Profile cover photo
Profile photo
Anthony Bussa
34 followers -
Minnesota Top Rated Criminal Lawyer--Results Speak
Minnesota Top Rated Criminal Lawyer--Results Speak

34 followers
About
Posts

Post has attachment
FIGHTFORYOURRIGHTSMN BLOG

www.fightforyourrightsmn.com/importance-private-eye/

IMPORTANCE OF A PRIVATE EYE

The use of private investigation in paramount in many Minnesota crimes cases. Just like law enforcement uses all of the resources at its disposal to investigate a potential crime, such as a host of police officers, investigators, and detectives, a person facing scrutiny must retain a lawyer that offers the same resources. We use a private investigator to help uncover the truth, tell your narrative, and to help prove a person’s innocence. The investigator can think outside the box and find information, and the necessary avenues to find this information. Relentlessness is critical.
Private investigation is an integral part of a full and complete criminal defense. For example, our private investigator’s work has prevented criminal charges in criminal sexual conduct cases, fraud cases, and violent crime case as well as helped to secure not guilty verdicts in a myriad of criminal cases. If a criminal defense lawyer can poke holes in the prosecution’s evidence, effectively cross-exam the prosecutor’s witnesses, and present an honest assessment of the facts to the jury, proof beyond a reasonable doubt is hard to come by.
Therefore, a good private eye is imperative in fighting as hard as one can for a client’s rights and in achieving successful results!
Add a comment...

MINNESOTA PROPERTY CRIME DISMISSAL!

State of Minnesota v. A.B. (Hennepin County, 2015)

Client was at a local bar with his wife. Client drank to excess and began to walk the streets and came across a locked cop car. Client grabbed the handle to the cop car and began to wiggle it. Client was charged with Tampering with a Motor Vehicle simply because it was a cop's car. After thoroughly researching the case law on this issue, the State DISMISSED all charges because merely wiggling a car's door handle does not constitute Tampering with a Motor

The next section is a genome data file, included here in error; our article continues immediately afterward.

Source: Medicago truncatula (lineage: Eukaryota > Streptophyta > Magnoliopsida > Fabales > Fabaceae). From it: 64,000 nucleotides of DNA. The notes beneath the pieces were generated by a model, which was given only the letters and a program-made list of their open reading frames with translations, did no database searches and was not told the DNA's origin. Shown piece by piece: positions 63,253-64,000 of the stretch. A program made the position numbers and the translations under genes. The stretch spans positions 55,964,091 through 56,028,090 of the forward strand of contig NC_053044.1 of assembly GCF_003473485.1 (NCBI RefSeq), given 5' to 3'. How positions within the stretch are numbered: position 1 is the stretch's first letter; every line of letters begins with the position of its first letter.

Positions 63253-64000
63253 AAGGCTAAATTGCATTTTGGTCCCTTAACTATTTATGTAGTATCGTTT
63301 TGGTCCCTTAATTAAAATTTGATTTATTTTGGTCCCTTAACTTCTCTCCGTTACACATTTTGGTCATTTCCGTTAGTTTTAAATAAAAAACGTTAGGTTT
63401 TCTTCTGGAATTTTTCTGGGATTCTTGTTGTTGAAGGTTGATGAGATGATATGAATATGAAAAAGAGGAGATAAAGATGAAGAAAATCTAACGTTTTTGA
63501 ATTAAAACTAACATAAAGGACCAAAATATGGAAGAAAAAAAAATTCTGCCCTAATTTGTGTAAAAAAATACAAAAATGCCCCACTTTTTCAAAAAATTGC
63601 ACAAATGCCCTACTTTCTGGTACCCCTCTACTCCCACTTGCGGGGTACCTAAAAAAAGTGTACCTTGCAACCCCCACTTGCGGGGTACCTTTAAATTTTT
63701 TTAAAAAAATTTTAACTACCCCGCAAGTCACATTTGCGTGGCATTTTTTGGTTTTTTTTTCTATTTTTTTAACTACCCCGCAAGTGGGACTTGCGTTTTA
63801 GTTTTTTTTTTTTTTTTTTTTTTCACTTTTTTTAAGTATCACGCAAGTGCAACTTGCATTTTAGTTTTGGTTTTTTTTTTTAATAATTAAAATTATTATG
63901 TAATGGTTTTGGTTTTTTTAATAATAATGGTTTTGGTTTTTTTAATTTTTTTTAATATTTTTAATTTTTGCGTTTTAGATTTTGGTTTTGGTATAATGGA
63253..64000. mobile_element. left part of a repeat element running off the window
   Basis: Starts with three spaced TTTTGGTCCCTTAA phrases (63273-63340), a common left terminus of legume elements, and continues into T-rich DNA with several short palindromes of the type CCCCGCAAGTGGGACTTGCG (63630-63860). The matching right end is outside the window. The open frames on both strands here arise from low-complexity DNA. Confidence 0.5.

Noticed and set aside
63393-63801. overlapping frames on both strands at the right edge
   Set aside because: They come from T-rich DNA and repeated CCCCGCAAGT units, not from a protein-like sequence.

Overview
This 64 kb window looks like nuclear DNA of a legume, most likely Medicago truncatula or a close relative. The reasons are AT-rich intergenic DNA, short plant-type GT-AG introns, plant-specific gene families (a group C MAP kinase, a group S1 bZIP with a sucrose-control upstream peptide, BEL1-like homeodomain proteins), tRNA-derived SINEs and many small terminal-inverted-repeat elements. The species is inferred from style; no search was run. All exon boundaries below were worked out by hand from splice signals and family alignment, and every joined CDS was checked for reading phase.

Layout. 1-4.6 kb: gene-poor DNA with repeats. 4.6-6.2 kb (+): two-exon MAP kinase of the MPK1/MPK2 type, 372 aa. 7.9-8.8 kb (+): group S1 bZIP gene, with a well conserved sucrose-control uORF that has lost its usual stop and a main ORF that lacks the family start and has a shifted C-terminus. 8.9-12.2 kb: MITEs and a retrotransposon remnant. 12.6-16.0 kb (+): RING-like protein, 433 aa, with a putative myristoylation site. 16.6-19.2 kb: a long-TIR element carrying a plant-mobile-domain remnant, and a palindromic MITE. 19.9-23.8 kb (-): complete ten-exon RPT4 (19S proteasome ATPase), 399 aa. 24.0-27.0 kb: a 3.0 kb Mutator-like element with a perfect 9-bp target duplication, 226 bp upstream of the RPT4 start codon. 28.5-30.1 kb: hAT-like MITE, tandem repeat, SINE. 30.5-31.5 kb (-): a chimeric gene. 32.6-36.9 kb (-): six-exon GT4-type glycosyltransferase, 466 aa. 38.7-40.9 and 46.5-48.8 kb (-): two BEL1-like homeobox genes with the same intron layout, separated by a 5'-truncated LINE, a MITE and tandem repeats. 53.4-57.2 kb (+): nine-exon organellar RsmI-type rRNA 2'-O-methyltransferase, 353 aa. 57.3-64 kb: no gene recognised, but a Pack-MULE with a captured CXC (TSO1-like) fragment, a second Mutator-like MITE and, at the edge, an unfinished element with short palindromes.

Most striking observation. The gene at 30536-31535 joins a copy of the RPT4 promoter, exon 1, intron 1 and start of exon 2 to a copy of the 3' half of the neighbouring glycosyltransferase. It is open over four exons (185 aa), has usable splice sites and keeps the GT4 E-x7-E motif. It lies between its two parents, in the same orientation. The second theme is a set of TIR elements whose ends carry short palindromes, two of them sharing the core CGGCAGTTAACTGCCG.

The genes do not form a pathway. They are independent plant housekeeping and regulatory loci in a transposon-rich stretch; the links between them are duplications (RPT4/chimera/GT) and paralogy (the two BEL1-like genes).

Vehicle.
Add a comment...

QUESTION BY MINNESOTA CRIMINAL CLIENT:

I violated a restraining order my first offence all I said was for her not to talk to me I have nothing else on my record either? Will I get jail time?

ANTHONY'S ANSWER:

The answer to this question depends on a variety of things, most notably the nature of the underlying conduct that gave rise to the restraining order and your criminal history. If what you say is true in that you do not have any criminal history you have a strong argument for no jail time and possibly no criminal record as a result of this action (because you do not have any prior convictions). However, because the legal defense arena is an adversary system, it will be hard for you to go at this alone to achieve this kind of result. I strongly urge you to get in touch with a skilled, knowledgeable, and relentless criminal defense attorney. Knowledge is power and the more knowledge you have the better off the result will be!
Add a comment...

QUESTION BY CRIMINAL CLIENT:

Insanity Plea. I am accused of starting 2 fires i was charged with 2 counts of 3rd degree arson. I'm a minor what is the chance that a insanity plea works. And if the psychologist says i can competent can the judge rule against that can accept the insanity plea.

ANTHONY'S ANSWER:

Insanity pleas in Minnesota are extremely difficult to raise and especially prevail on. Oftentimes there is confusion about insanity pleas vs. competency pleas. An insanity plea is that of raising legal insanity as a legal defense to your actions. This often takes thorough expert analysis that supports your position as well as successfully and skillful legal advocacy to forward your claim at trial. There are absolutely no guarantees at all and it is a very difficult road to hoe but it can be done under the right circumstances.

On the other hand, competency pleas are a product of the mental capability to stand trial. This is dealt with through a competency examination. If a judge determines you are mentally ok to stand trial, then you will. If not, then a mental health action can be started. Once you are medically well enough, you will then stand trial.